So far no one has a record of what Jordan did say or what others said in Davos. What is clear is that silence is the price that executives must now pay to keep their jobs.
As a former CNN producer, a "Turner turnover," I find this very sad and condemn it for what it is: a chilling of debate and an avoidance of the real issue who the US military has managed and influenced media coverage of the war and been involved in incidents that many in the field – not just Jordan – believed showed clear targeting of journalists.

On Media Citizen this past Saturday, Timothy Karr noted the bloggers as well as this:

Another thing has become clear: Hunting down journalists -- not in Iraq, but on the net -- has become the newest bloodsport.As Howard Kurtz [also a CNN employee] notes in Saturday's Washington Post, bloggers Jonah Goldberg, Hugh Hewitt and Michelle Malkin began hammering Jordan almost immediately after Davos attendee Rony Abovitz posted an online account. The Washington Post and Boston Globe published stories Tuesday and the Miami Herald, AP and Wall Street Journal chimed in on Thursday. It soon became pundit fodder for talk shows on Fox News [ingloriously featuring my colleague Danny Schechter], MSNBC and CNBC.The problem is that much of the story was driven by those seeking to score political points. Any new and accurate information that they uncover is just a byproduct of the hunt.This controversy mounted as mainstream news reporters fed off the blogs; their resulting coverage stoked the ranting pundits on the endless cable talk shows. The media storm then spun back into the blogosphere, which ratcheted the frenzy up another notch. And so on.Former CNN News Group Chairman Walter Isaacson told the Atlanta Journal Constitution that Jordan was dedicated to "the value of hard reporting by real journalists who braved going out into the field, like he so often did, rather than merely opining. It's ironic that he was brought down partly by talk-show and blogging folks who represent the opposite approach and have seldom . . . ventured out to do . . . frontline reporting."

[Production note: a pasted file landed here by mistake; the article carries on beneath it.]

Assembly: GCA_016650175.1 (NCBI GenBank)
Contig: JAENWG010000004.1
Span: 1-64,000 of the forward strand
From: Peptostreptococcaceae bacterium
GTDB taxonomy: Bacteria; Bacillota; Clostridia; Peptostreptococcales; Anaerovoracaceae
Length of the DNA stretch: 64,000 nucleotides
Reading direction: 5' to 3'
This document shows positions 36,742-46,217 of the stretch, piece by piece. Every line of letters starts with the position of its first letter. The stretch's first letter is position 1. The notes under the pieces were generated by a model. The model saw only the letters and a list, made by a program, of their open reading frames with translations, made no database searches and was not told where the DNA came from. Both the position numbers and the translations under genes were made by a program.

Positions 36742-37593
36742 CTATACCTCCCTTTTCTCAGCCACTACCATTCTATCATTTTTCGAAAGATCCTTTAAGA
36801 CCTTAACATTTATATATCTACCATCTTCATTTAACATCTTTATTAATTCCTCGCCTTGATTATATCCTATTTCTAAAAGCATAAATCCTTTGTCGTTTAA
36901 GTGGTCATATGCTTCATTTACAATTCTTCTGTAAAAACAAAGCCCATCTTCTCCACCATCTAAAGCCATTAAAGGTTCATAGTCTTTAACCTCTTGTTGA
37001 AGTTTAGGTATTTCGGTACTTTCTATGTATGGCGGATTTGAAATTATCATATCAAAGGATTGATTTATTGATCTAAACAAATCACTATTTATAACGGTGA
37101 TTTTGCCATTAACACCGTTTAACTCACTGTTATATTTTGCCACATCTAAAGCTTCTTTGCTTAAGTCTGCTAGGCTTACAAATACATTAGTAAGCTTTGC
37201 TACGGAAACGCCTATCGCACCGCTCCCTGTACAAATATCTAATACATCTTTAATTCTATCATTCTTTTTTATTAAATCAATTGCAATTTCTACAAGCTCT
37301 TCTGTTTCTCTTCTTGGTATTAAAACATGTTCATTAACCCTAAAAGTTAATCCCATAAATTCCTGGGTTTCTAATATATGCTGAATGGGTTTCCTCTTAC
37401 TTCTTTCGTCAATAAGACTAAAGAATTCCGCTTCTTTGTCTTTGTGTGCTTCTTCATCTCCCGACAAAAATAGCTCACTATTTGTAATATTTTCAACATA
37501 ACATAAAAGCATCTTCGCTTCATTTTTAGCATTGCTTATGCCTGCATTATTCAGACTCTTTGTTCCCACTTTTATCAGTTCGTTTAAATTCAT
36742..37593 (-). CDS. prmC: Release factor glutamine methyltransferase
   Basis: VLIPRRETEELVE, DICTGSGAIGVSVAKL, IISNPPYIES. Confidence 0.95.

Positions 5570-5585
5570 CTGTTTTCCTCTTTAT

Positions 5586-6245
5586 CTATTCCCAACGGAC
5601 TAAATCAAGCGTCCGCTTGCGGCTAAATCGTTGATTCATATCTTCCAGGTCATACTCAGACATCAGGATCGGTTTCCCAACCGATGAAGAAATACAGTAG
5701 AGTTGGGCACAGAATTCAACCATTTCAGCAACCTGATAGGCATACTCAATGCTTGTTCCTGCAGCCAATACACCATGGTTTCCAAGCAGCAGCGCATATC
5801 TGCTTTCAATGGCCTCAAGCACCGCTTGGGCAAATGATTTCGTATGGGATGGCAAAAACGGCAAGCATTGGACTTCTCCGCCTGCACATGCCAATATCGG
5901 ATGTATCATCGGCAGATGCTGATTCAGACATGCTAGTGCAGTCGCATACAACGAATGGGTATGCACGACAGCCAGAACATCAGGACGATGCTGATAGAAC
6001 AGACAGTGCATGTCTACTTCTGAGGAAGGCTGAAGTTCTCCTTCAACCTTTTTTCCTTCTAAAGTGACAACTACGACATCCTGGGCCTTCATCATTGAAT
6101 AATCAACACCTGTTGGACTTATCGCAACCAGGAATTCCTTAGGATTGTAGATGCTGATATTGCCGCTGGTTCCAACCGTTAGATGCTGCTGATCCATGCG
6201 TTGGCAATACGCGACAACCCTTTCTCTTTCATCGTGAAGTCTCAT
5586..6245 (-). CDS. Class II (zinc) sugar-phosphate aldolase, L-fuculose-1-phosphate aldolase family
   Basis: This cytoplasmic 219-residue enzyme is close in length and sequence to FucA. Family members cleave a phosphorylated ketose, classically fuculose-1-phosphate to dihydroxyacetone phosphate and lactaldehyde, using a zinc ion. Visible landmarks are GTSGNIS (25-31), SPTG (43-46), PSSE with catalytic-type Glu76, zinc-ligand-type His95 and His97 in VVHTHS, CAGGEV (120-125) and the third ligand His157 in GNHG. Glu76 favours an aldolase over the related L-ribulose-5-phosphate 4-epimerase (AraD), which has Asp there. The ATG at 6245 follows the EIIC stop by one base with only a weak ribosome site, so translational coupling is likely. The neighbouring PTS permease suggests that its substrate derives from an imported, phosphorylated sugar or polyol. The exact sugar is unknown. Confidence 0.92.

We'll be commenting on the Seelye article shortly. But that's to give background (use links) on what the story is about for those who didn't read it. (Joni e-mailed that she would like to comment but she can't bring herself to read anything with Seelye's name on it after the 2000 election.

For those unfamiliar with Seelye, I'll note The Daily Howler (and that link clicks on a site search of The Daily Howler for Seelye).

In our year-in-review, Seelye was noted:

Most Surprising Blogger Turn:
Kit Seelye

Her work during the 2000 campaign has been rightly criticized. As a print writer, Seeyle has much animosity to overcome (and that's a result of her own work, sorry). But as a blogger for the Times during the debates (billed as "Kit" not Katharine), Seeyle offered some instant analysis that should have made it into print articles (but often didn't) and was frequently entertaining and -- in the instant analysis, blow by blow -- attempting to set the record straight.
Here are some moments that stood out to me:

Debate two: